Just asking…

Have you noticed the surge in cost of vellum or cover stock, a staple in paper crafts?

As a card-maker hobbyist, I’ve been using the vellum paper for decades. It’s got more body and stiffness than the everyday document “typewriter paper,” what you commonly use in your copier.

Back in the day, a ream (250 sheets, 67 lbs.) cost under $5 a ream, then periodically became more expensive over the past four decades.

Springhill cover stock paper.

It was more than three years ago, prior to the start of the COVID pandemic, that I bought my last ream of plain white vellum paper. If you’re a hobbyist, you know that these cover stock paper comes in a range of colors, from pastel pink and blue, to yellow and green, and even tonier hues of orchid or peach.

Prices have been gradually escalating, like everything else, to $16 and $18 a ream…the last time I purchased several reams.

But ouch! When I visited Fisher’s the other day, the price tag was more than doubled, to $30-plus for a ream for the Springhill brand, the one I usually bought. For red, and dark colors like purple and garden green, I had to purchase another brand at Office Depot that was always costlier.

At Fisher, I located another brand, Hammermill, for under $19, so purchased that.

But I wanted to find out what comparison costs were at Office Depot and not surprisingly, the price tags were over $30 for cover stock and even standard copier paper.

It might be cheaper to shop at Amazon, which sells the Springhill product for $16.34.

Besides card-making, I need the vellum paper to create mounting labels for the holiday pins I make.

Just wondered if anyone else has encountered the soaring cost of paper.


It’s February, and yes, Valentine’s Day looms.

To my network of friends and allies, check your mailbox: mailings are out to you.

The pins were fun to make, but had a last-minute burst of creativity: concocted one shadow-box for Valentine’s, already distributed to a longtime buddy, and shared here.


So I’m pretty much done doing Christmas pins and decorations, so now focusing on easy do-it-yourself Christmas cards.

Utilized scraps from gift paper, cut three segments using different designs, and assembled with double-sided tap to secure on vellum or card stock paper.

Add a star at the top, if you have stick-on stars, and the base is those hot-coffee shields cut into little stands. Can’t see ’em in the photo, but used fringed string at the bottom of the three tree segments, to cover possible irregular space in-between the three tree cut-outs. Give it a try!

These cards say aloha. Enjoy!


The bewitching season begins soon, so the behind-the-scenes witchery has been toiling without fanfare.

Translation: I’ve been indulging in my holiday crafting throughout September, to create, design, and assemble the 2022 collection of Halloween pins.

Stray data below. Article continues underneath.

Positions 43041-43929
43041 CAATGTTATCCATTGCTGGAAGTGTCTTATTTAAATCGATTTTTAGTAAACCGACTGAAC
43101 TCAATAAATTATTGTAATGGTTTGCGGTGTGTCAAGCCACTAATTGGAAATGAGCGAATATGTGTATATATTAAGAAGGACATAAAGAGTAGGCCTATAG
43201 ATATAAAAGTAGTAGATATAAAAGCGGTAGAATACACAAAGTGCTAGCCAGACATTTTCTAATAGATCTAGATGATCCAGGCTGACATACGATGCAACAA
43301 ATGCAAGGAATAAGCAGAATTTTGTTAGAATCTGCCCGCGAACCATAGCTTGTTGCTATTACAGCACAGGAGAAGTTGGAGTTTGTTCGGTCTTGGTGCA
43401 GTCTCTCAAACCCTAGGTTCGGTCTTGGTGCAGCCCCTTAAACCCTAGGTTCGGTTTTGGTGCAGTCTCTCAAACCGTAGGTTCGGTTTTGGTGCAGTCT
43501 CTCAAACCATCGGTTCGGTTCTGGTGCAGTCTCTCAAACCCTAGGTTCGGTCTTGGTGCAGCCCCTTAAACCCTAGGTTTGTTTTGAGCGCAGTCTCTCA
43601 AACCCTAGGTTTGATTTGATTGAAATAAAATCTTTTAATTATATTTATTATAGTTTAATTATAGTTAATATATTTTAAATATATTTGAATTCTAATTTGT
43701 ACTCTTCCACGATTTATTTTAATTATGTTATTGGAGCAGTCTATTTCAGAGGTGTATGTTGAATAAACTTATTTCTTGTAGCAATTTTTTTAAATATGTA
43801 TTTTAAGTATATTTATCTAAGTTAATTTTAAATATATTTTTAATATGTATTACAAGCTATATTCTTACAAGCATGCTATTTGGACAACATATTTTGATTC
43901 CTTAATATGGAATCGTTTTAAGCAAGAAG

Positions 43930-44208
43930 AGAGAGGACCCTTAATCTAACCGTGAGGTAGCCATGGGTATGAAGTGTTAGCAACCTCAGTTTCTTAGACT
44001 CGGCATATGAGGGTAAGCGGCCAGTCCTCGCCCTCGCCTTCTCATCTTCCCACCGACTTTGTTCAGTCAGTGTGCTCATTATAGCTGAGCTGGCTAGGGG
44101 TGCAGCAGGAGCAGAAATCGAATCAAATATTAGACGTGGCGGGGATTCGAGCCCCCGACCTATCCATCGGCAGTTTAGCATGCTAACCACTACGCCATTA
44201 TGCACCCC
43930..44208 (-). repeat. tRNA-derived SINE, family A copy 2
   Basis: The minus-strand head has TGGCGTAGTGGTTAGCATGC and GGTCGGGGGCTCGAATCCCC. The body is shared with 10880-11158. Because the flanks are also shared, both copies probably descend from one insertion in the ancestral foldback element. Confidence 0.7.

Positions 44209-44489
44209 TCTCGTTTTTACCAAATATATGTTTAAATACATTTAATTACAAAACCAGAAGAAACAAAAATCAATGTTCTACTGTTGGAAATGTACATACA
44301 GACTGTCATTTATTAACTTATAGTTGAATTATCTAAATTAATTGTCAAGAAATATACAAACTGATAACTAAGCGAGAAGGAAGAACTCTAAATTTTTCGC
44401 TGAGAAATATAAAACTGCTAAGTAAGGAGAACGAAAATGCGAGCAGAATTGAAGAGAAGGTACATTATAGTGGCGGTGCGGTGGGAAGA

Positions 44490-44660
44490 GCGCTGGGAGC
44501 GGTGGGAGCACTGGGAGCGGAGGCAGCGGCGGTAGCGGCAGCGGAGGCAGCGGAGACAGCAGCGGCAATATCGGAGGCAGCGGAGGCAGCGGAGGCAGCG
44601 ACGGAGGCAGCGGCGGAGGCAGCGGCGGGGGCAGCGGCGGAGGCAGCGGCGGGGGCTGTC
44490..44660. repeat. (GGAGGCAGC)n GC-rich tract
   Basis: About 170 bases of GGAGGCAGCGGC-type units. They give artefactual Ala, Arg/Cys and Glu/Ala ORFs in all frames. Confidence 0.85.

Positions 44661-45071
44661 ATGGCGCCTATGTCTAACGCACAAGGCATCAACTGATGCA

Halloween pins, 2022 collection: the critters are pretty much the same every year.

First confession: The yearly pins resemble previous last year’s selections, because there’s very little you can do with pumpkins, bats, witches and other available Halloweeneries.

I’ve also done some early mailings to friends, colleagues and family – so ifMy you’ve been on the list, watch your mail box for treats over the next few days.

A brainstorming idea: Pins with handles, resembling trick-or-treat bags.

Second confession: midway through the assembly period, I had a quick flash of inspiration.

Sure, ghouls, jack-o-lanterns, spiders, bats and other Halloween critters prevail.

My brainstorming idea: Why not make pins resembling trick-or-treat bags?

Did only a limited addition of these designs, but see the results here – the treat bag pins are the ones with little bag handles.

Will surely be part of the repertoire for next year’s designs.

Trick or treat!!!


For no reason the other day, I had a momentary flashback to…


What’s that, you ask?

If you are of a certain age, you should recall this curious but fun “art project,” where your grade school teacher would hand out oversized sheets of paper to hand-craft, or finger-paint a scene.

The paint was a liquified goo, oozing and swishing as you ran your fingers and hands, creating images that had to be dried.

And yep, you got to take this art home for your parents’ gallery of childhood creativity.

Your fingers and hand were “paintbrushes” in fingerpainting.

I recall the paint had a special smell and pasty texture.

Then today, I got an errant email about making-your-own paint for fingerpainting.

The scent must be from corn starch and sugar, yielding the oozy quality.

Single fingers can create still-life flowers

I don’t remember if the teacher made the paint – or it was a staple product back in the day  –but an attached recipe (that showed up in my email) shows you can revive this art form for your child or grandchild.

The colors come from food coloring. Of course, the primary hues, when mixed, result in new colors. Like red and blue yields purple; blue and yellow, green.

Recipe for fingerpaints.

The painting style may vary, using your hands and fingers to swish  amid blobs of several colors; or single finger to paint, create, with you digits as brushes, to create still-life flowers or landscapes.

Suggestion: when the dry out, you can create note cards covers by cutting the art to card size and securing with rubber cement or double-sided tape.

 If nothing else, it’s a silly but fun stroll down memory lane.